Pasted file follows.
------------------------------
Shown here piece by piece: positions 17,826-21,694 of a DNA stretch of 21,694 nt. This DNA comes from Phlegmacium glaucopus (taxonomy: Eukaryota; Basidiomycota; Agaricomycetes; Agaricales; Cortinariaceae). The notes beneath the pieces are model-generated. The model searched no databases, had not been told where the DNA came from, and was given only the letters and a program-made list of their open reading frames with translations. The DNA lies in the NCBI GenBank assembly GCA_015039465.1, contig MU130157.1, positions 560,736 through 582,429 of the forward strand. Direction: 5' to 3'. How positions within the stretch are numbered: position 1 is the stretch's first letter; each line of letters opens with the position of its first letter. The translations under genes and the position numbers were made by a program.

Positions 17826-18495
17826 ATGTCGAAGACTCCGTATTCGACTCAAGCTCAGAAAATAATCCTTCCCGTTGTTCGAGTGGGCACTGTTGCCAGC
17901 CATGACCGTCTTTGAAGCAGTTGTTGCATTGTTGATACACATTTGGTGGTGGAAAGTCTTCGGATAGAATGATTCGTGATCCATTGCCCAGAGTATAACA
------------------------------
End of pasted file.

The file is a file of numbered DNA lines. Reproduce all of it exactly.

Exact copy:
Shown here piece by piece: positions 17,826-21,694 of a DNA stretch of 21,694 nt. This DNA comes from Phlegmacium glaucopus (taxonomy: Eukaryota; Basidiomycota; Agaricomycetes; Agaricales; Cortinariaceae). The notes beneath the pieces are model-generated. The model searched no databases, had not been told where the DNA came from, and was given only the letters and a program-made list of their open reading frames with translations. The DNA lies in the NCBI GenBank assembly GCA_015039465.1, contig MU130157.1, positions 560,736 through 582,429 of the forward strand. Direction: 5' to 3'. How positions within the stretch are numbered: position 1 is the stretch's first letter; each line of letters opens with the position of its first letter. The translations under genes and the position numbers were made by a program.

Positions 17826-18495
17826 ATGTCGAAGACTCCGTATTCGACTCAAGCTCAGAAAATAATCCTTCCCGTTGTTCGAGTGGGCACTGTTGCCAGC
17901 CATGACCGTCTTTGAAGCAGTTGTTGCATTGTTGATACACATTTGGTGGTGGAAAGTCTTCGGATAGAATGATTCGTGATCCATTGCCCAGAGTATAACA